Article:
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Introduction to a dissertation methodology example

Do children need to go to school to get an education or is there a workable alternative that is fit for purpose? With more schools struggling to stretch their budgets and children often having to take their English GCSE three or more times just to attain a C, this dissertation methodology sample is concerned with finding out how to explore the aforementioned question.

However, before we investigate how we can answer the question, it is important to discuss the historical context because it demonstrates how traditional schooling has become the set model used in British schools. It is essential to understand that traditional schooling originated to fit the purpose for the 19th century and with so many children’s futures being at stake, we have to explore whether an alternative is fit for purpose or not.


In the United Kingdom, up until the Victorian era, the very poor did not receive any sort of worthwhile education. It was not until the first education act in 1870 that the government made any substantial commitment to the education of the nation on a national scale. However, it was not until 1880 that an act was brought in that made it compulsory for children to attend school. At that point in our history, attending school would protect children from child labour in the factories and essentially attempt to make them literate. The question is not whether this is still fit for purpose in the 21st century but if the workable alternative is.

Some parents think that taking charge of the child’s education themselves is the best option. In other words, the children do not attend school at all. The parents take full responsibility for their child’s education. In many cases, this takes place during the child’s school years and then they attend college and university. Some choose not to obtain recognised qualifications such as when they are being trained to work in a family business. Throughout this sample, the method of parents taking personal charge of their child’s education will be referred to as Home Education even though a lot of the time the education does not actually take place in the home. Fundamentally, the research in this sample will explore ways that can evaluate whether Home Education as the alternative to school is fit for purpose in 21st century United Kingdom.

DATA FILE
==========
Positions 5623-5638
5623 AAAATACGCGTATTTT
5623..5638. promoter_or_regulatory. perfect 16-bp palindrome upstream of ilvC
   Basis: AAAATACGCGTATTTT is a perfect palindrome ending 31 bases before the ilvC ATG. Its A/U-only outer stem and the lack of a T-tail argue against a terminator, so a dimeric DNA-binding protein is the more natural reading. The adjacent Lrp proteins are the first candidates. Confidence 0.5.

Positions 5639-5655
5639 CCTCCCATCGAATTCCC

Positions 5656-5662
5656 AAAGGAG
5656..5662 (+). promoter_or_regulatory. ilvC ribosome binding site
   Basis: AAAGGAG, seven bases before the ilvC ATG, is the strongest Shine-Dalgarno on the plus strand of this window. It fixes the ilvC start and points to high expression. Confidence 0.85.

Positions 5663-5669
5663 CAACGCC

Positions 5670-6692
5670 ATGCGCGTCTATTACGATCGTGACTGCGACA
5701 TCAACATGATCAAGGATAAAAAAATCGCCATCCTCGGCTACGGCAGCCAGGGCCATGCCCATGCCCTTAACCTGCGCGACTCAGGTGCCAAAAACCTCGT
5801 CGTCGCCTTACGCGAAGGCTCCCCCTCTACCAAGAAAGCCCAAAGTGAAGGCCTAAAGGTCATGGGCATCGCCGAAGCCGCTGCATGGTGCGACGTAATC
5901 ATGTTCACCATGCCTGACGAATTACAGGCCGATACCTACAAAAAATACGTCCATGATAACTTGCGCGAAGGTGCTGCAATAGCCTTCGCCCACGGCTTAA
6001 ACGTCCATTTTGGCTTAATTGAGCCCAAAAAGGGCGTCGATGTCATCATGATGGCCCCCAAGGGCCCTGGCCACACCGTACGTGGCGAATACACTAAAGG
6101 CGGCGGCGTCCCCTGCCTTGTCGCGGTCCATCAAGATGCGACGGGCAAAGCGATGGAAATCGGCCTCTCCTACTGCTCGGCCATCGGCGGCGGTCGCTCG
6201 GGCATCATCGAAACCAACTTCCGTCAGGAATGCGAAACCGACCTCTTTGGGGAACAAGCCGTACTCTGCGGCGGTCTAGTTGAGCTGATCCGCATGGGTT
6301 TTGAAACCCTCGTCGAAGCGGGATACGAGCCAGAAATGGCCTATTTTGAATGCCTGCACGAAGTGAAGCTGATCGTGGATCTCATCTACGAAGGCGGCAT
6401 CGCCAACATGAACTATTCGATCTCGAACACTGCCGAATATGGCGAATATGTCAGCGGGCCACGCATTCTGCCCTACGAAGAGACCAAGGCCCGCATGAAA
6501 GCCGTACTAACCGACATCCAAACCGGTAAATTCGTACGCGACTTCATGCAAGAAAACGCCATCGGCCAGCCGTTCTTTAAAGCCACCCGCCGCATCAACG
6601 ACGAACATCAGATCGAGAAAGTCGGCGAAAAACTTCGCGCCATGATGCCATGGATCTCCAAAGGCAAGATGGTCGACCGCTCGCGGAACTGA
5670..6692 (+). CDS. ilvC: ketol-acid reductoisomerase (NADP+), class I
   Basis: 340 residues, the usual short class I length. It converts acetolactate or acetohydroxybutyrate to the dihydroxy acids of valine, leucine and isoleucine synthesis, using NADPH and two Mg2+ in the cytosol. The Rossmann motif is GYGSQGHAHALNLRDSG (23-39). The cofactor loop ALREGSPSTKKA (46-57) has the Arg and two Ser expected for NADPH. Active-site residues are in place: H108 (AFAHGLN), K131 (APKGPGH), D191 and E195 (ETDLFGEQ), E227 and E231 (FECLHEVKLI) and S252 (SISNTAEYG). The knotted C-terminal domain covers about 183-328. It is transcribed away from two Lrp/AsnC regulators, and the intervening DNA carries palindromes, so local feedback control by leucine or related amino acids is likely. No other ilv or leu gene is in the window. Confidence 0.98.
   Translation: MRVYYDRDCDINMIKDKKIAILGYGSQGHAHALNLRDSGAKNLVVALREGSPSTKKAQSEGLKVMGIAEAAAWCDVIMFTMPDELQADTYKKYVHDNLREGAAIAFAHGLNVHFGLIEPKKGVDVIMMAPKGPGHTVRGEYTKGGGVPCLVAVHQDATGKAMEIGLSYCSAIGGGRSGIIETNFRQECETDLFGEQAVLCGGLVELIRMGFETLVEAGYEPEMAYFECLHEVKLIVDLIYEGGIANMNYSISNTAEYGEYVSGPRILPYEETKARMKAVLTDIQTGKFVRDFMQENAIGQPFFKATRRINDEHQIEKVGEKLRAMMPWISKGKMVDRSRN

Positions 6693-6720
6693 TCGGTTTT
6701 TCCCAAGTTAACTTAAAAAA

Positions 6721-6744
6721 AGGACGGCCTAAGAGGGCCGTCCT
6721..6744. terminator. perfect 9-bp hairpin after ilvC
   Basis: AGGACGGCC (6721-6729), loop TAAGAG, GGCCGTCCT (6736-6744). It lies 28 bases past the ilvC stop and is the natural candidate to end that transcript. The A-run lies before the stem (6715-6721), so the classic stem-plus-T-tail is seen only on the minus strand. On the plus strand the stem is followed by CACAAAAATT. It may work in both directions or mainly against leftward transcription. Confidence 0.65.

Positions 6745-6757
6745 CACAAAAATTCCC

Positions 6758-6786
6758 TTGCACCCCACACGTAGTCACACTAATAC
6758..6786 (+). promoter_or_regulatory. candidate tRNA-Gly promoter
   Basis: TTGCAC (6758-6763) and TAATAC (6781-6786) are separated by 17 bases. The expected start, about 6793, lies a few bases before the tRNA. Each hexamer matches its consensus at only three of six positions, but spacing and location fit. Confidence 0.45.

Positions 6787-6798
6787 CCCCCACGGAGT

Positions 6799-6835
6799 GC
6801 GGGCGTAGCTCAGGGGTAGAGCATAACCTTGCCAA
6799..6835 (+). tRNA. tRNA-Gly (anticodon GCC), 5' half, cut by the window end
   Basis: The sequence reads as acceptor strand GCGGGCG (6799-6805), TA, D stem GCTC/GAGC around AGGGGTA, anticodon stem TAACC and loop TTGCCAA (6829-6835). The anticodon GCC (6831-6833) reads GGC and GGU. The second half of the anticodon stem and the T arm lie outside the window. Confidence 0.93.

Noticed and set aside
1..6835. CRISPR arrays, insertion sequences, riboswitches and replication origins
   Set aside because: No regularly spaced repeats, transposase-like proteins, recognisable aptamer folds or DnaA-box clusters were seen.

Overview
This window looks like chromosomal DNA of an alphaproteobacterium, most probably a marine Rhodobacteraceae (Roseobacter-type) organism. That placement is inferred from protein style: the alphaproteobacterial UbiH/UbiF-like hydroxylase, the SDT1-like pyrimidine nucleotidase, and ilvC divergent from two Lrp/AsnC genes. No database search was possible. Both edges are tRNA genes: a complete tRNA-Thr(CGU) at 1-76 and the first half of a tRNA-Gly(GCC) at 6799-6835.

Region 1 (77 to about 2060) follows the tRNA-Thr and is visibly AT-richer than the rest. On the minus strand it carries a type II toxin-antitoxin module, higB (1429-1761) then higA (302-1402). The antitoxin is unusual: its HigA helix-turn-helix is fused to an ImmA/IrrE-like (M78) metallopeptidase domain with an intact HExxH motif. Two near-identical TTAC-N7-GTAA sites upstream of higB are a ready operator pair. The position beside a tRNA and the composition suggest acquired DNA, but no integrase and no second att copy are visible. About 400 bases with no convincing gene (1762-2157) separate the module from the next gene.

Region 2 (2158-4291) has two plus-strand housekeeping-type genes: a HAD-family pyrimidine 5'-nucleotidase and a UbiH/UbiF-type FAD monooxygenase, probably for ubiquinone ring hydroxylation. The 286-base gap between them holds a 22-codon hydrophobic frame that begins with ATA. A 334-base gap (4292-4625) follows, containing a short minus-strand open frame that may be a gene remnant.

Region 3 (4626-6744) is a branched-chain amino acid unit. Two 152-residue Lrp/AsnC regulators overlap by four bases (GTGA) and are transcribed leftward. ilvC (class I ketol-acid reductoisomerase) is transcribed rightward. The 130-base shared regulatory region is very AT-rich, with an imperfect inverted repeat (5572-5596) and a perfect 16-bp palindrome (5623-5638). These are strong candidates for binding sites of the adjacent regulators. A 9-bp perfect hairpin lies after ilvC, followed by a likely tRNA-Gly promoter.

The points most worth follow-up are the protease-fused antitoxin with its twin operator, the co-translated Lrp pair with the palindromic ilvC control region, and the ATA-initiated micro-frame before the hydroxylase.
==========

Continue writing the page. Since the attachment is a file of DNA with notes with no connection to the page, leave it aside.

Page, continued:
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Essentially, the first question is if whether the alternative is legal. Every day, people send their children to school without a thought. They believe that sending their children to school is compulsory by law. Yet the Education Act 1996 states that:

“The parent of every child of compulsory school age shall cause her or him to receive sufficient full-time education suitable to the child’s age, ability and aptitude, to any special educational needs that he or she may have – either by regular attendance at school or otherwise.”